The Bombardier beetle defends itself by blasting an explosive and toxic stream of hot water and chemicals at its enemies. But how could such a dangerous defense have evolved without killing the beetle itself?

The answer may lie in how the beetle's chemical cannon stores the ingredients for the toxic brew, and in the fuse that ignites the chemical reaction that creates it. In the beetle's abdomen are two parallel glands containing a stable and harmless mix of hydroquinones and hydrogen peroxide. Some types of beetle store stinky versions of hydroquinones in sacs under their shells to make them unpalatable to predators. But the bombardier beetle’s glands evolved for a more nefarious purpose. When the mixture of hydroquinones and hydrogen peroxide flow into a sac connected to the outside world,they encounter peroxidase enzymes, which act as a fuse. The hydroquinones are converted into a toxic type of quinone in a reaction that generates a lot of heat, and explodie out of the abdomen in a hot, toxic squirt.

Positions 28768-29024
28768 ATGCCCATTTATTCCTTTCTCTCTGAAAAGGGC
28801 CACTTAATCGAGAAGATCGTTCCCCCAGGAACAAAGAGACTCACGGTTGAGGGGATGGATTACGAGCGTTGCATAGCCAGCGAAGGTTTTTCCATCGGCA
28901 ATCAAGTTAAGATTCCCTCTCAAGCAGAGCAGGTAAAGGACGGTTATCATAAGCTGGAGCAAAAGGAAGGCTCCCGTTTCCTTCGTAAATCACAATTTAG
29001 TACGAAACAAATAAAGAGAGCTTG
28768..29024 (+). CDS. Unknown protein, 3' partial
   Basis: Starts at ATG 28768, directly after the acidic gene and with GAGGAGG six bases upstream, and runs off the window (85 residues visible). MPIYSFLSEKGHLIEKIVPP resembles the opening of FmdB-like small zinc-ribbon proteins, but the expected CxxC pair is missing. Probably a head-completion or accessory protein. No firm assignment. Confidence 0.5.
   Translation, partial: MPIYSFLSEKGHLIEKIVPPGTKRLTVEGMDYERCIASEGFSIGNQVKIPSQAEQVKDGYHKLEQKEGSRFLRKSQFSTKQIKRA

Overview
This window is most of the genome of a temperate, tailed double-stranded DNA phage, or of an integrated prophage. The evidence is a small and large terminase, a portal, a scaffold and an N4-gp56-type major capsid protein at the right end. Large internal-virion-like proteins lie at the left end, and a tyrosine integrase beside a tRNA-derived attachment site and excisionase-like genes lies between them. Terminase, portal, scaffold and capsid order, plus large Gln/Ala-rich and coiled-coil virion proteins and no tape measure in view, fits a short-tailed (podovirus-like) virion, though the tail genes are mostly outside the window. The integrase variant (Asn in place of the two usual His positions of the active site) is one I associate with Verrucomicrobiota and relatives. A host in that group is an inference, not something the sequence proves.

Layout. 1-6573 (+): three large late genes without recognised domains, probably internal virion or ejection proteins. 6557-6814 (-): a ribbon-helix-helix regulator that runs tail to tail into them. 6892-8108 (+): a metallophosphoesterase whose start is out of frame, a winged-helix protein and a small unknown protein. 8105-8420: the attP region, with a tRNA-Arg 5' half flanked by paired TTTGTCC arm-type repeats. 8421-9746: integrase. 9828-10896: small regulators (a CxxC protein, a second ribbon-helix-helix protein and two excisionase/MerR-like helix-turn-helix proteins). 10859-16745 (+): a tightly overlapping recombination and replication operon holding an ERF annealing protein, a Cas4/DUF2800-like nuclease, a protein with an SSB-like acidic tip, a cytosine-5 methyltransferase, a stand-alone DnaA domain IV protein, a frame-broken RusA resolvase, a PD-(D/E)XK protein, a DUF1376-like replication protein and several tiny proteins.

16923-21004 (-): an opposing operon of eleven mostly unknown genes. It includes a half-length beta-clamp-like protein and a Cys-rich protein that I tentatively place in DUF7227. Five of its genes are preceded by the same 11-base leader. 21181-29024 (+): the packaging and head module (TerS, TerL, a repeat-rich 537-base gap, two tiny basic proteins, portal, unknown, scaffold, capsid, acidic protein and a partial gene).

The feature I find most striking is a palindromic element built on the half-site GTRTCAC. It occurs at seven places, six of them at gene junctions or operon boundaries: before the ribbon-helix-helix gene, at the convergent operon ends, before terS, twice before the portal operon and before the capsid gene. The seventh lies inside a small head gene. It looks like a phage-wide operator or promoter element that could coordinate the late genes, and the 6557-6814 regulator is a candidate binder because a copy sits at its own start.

It all happens in a fraction of a second, but this high-resolution, slow-motion video lets you watch the whole thing unfold.